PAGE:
Some of the restaurants can get exceptionally loud. Chef Mickey’s is probably the worst offender, due to the acoustics of the atrium in the Contemporary, but also the character hijinks and the fact that we all get a little excited when we see our favorite characters.

I would suggest that, if noise and chaos is a trigger for you, you should consider making your dining reservations for off-peak times, particularly for the most popular restaurants.

Scheduled Character Meets

My Disney Experience shows the location of all the scheduled meet and greets in the parks. Some, such as Mickey Mouse at Town Square Theatre in the Magic Kingdom, do have the option to get a Fast Pass, but most don’t, and it is not possible to get a DAS return time.

Meeting characters this way removes the cost and time that character meals require. Where Fast Passes are available, that may be a great option to consider. In the locations where Fast Passes are not offered, the lines can get long, and many of them are outside.

By planning out the character meets that are important to you ahead of time, and being strategic with Fast Pass use, you can try to limit the amount of time you have to stand in line.

As an aside, unscheduled character meets happen more often in Disneyland and in overseas parks than in Disney World, but they do happen from time to time in Disney World.

Hard ticket events

In this category, I am including the holiday parties, After Hours events, Early Morning Magic events (not to be confused with Extra Magic Hours, which are free for all guests at Disney resorts and some other hotels), DVC parties and other paid or special events.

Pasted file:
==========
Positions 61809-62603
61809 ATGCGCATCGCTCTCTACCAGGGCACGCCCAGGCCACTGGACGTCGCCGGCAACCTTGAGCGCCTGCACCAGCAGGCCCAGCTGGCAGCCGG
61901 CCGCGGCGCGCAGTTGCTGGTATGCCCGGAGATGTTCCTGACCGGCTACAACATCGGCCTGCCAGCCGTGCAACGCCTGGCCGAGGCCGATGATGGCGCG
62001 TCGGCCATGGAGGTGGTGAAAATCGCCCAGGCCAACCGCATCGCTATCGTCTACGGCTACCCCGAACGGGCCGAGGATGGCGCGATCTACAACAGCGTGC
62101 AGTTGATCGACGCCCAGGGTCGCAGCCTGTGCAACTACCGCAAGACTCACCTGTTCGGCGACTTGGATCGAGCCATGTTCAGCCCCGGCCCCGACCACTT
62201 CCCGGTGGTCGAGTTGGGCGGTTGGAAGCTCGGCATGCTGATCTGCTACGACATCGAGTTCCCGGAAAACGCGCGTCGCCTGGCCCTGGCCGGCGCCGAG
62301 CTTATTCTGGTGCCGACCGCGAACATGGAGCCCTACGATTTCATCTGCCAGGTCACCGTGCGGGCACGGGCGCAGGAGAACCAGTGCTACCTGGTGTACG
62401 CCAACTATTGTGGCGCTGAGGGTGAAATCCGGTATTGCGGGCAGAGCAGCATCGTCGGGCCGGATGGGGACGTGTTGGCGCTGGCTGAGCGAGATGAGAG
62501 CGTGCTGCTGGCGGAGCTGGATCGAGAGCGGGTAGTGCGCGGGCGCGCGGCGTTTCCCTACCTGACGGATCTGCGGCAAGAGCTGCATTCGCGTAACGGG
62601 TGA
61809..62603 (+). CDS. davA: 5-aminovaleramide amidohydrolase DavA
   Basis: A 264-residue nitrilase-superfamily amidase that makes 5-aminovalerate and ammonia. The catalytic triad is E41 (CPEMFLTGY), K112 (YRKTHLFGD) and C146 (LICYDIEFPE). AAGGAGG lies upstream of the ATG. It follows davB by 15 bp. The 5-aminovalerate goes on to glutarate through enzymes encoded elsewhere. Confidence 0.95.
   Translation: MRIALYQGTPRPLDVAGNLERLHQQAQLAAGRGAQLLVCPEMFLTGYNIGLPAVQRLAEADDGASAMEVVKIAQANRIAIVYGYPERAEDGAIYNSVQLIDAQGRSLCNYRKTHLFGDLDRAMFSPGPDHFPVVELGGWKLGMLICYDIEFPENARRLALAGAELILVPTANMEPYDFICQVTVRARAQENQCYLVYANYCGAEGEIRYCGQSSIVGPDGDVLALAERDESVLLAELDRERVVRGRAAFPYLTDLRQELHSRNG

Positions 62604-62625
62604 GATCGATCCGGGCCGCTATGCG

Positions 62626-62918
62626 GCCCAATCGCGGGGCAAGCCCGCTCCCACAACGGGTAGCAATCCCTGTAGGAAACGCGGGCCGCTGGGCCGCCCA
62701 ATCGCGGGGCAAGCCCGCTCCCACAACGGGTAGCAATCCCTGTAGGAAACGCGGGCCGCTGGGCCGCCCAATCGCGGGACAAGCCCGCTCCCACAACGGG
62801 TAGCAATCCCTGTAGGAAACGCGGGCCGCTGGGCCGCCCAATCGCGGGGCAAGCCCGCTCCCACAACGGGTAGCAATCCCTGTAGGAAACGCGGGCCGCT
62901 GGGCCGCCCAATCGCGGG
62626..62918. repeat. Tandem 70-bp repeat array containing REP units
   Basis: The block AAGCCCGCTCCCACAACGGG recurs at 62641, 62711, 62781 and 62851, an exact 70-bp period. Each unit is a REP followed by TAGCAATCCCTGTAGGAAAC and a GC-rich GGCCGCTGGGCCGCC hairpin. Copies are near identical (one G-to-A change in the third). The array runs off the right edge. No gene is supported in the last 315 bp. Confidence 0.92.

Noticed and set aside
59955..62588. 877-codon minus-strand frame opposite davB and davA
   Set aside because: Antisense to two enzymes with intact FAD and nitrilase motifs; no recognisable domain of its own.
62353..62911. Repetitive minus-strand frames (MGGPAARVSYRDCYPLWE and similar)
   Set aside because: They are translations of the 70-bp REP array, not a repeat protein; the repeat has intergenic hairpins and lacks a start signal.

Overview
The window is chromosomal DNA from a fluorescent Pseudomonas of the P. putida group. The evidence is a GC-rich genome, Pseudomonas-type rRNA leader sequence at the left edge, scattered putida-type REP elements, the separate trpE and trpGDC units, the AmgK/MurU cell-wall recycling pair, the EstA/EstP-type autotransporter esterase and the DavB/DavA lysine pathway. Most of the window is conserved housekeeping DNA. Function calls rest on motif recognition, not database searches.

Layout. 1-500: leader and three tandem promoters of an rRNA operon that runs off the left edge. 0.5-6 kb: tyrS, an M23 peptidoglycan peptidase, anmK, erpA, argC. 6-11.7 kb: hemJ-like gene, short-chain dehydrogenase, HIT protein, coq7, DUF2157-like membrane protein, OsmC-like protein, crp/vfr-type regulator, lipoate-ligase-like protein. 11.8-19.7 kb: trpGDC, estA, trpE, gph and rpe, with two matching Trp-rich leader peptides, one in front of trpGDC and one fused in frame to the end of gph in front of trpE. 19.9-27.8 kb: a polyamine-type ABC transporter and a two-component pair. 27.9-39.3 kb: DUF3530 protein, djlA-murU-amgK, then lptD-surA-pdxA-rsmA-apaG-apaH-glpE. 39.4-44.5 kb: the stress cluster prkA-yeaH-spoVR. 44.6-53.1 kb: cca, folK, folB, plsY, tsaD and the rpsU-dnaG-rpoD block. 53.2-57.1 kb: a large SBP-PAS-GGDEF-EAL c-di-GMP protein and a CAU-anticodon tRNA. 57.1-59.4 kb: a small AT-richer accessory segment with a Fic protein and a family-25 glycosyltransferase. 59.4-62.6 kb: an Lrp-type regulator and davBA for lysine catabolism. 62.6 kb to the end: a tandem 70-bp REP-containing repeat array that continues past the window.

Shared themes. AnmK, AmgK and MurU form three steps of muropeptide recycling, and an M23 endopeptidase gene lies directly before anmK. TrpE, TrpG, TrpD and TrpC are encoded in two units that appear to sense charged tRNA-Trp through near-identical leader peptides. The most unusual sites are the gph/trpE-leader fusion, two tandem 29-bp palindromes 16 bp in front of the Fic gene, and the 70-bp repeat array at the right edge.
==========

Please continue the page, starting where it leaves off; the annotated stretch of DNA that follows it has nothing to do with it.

The biggest obstacle to meeting characters at these parties and events is that they are paid events, and the costs add up shockingly fast with a family.

Some of these events can be an excellent way to get shorter character lines and lower crowds. For example, I know of several families with young children who booked Toy Story Land Early Morning Magic specifically for the short(er) lines to meet Woody, Jessie and Buzz. However, be aware that you will still have to queue at some of these events.

At the other end of the scale, there is Mickey’s Not So Scary Halloween Party, which regularly sees lines of upwards of an hour to meet the most popular characters. If crowds and queuing makes you anxious, this may not be the best way to meet your favorite characters, though very late into the evening the lines do get a little shorter. Do, however, be aware that some characters don’t stay out until the very end of the party, so if you absolutely must meet Minnie in her Halloween costume, consider making it a priority.

General Tips

Wherever you want to meet the characters, here are some tips for making your encounters with the characters more fun and less awkward: